Copyright 2008 Howard Zinn
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Blogger The Future Was Yesterday said...

Whether good, bad, or awful, the irony of it all, is the whole empire was brought down by one man who we supposedly elected!!!

Saturday, April 05, 2008 11:04:00 PM

WA: He was elected the first time. The second time, he stole it.


[WA: Companion post to one above: "Empire or Humanity". I recommend watching the brief video. ]

A People's History of
American Empire
by Howard Zinn

Watch "Empire or Humanity? What the Classroom Didn't Teach Me about the American Empire," an animated video, based on Howard Zinn's new cartoon book, A People's History of American Empire, with voiceover by Viggo Mortensen, adapted from a Zinn essay posted at (To read the unabridged essay "Empire or Humanity?" go to

View "Growing Up Class-Conscious," an autobiographical section of Howard Zinn's new graphic history, A People's History of American Empire. (Click the thumbnails below to view pages from the book.)
Page 103 Page 104 Page 105 Page 109 Page 110 Page 111 Page 112 Page 113 Page 114
[WA: Thumbnails didn't come through. To view, click on url above ]

From A People's History of American Empire: A Graphic Adaptation by Howard Zinn, Mike Konopacki, and Paul Buhle. Copyright © 2008 by Howard Zinn, Mike Konopacki, and Paul Buhle. Reprinted by arrangement with Metropolitan Books, an imprint of Henry Holt and Company, LLC. All rights reserved.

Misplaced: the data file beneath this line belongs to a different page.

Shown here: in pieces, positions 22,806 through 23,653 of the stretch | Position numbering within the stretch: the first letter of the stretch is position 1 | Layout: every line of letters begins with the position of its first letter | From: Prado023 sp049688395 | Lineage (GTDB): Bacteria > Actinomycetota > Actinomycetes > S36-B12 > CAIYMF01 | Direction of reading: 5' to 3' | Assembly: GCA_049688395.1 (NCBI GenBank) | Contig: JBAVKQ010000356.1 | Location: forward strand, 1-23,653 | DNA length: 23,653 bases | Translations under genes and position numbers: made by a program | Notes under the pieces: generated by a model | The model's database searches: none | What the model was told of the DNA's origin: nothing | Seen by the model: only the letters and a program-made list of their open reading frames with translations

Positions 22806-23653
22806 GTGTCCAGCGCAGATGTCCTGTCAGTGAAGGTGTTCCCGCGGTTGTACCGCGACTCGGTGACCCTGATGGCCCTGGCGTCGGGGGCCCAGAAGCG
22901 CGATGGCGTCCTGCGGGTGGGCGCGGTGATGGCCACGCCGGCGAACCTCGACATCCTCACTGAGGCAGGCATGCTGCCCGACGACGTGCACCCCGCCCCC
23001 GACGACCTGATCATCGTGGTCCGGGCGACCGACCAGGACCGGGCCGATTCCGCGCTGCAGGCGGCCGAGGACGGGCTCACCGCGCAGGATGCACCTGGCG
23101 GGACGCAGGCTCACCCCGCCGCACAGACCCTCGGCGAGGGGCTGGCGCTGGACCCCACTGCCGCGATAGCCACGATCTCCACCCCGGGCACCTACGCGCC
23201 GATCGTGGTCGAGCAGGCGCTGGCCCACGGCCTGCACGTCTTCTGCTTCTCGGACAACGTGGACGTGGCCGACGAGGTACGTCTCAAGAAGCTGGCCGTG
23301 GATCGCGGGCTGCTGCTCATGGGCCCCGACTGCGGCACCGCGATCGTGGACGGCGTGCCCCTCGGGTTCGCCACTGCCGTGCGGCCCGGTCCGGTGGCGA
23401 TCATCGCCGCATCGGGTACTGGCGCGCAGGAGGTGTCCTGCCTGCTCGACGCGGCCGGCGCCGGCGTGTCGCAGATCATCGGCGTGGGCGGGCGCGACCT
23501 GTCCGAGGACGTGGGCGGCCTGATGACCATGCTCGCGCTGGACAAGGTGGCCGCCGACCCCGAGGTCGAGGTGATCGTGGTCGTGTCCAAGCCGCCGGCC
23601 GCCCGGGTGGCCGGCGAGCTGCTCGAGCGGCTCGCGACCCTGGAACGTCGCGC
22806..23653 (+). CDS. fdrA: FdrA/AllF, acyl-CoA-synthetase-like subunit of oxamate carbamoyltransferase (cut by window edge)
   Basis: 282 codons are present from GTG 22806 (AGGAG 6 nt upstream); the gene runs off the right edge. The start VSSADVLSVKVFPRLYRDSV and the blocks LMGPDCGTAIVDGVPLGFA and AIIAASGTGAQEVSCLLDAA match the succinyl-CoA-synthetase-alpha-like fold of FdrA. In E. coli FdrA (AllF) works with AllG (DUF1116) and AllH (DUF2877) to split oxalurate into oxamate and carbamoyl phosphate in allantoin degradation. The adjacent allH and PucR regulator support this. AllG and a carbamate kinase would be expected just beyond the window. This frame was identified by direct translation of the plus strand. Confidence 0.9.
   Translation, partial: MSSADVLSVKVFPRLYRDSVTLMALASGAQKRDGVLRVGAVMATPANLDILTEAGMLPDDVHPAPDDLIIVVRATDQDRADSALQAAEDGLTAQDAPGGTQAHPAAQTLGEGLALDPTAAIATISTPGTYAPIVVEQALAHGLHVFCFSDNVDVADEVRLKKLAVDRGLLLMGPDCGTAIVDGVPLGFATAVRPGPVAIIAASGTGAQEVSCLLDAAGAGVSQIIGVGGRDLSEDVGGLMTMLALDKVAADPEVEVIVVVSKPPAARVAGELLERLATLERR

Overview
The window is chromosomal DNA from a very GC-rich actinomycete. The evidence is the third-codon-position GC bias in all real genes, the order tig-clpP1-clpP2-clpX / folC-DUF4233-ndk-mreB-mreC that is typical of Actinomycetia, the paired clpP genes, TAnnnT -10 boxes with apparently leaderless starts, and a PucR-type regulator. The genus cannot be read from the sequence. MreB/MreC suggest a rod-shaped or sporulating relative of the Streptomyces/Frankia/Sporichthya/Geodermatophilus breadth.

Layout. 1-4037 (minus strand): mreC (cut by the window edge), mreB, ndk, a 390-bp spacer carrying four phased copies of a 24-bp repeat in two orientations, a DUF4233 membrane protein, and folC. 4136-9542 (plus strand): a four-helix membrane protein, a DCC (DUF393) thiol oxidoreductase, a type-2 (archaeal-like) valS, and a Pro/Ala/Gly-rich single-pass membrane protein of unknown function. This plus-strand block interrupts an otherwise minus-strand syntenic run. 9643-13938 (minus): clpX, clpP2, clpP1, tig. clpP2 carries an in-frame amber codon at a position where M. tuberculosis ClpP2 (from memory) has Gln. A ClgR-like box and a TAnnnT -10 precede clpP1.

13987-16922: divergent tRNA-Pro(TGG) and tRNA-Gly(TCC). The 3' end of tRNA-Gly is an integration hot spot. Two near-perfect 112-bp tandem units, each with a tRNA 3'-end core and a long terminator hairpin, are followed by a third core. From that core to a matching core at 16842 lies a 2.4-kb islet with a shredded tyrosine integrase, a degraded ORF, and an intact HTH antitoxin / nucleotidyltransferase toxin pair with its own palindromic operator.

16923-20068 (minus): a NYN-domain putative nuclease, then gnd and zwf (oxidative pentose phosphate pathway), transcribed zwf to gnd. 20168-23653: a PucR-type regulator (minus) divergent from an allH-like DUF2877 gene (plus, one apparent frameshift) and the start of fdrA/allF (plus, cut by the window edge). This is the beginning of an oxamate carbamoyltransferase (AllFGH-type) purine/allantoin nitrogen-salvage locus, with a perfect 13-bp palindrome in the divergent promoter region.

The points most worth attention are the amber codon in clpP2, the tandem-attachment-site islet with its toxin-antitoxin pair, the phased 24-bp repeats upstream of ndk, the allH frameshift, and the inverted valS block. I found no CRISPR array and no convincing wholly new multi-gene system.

Anonymous David G said...

Zinn tells it as it is. He should be read by every American that can read.

That America under the current leadership is trying to control the world is obvious to most people who take an interest in international affairs. That America must be stopped is self-evident.


P.S. My blog article called Saving America might be of interest to some.

Saturday, April 05, 2008 7:51:00 PM

WA: Thank you, Daniel/David G. I shall check it out. It is also evident that there is NO humanity in this empire-building. only greed and lust for power.
Blogger Progressive Traditionalist said...

Hello, Worried.
I'm looking through the pages of that book right now.
It looks really cool.
Reminds me of those graphic novels of the classics that I would read in late elementary- early junior high years. I would read those things to find out what a story was about to see if the book was worth reading.

I'm thinking I like Zinn.
Have you come across him before this?

Sunday, April 06, 2008 4:38:00 AM

Blogger Worried American said...

Hi, PT. Sorry for the delayed response. I killed my mouse, had to go buy a new one, the connection was incompatible with my UMB port, had to go exchange it. I HOPE all is well now.
I have come across Zinn's writing before. Mostly I like him also. I agree, he's pretty cool.

Tuesday, April 08, 2008 10:12:00 PM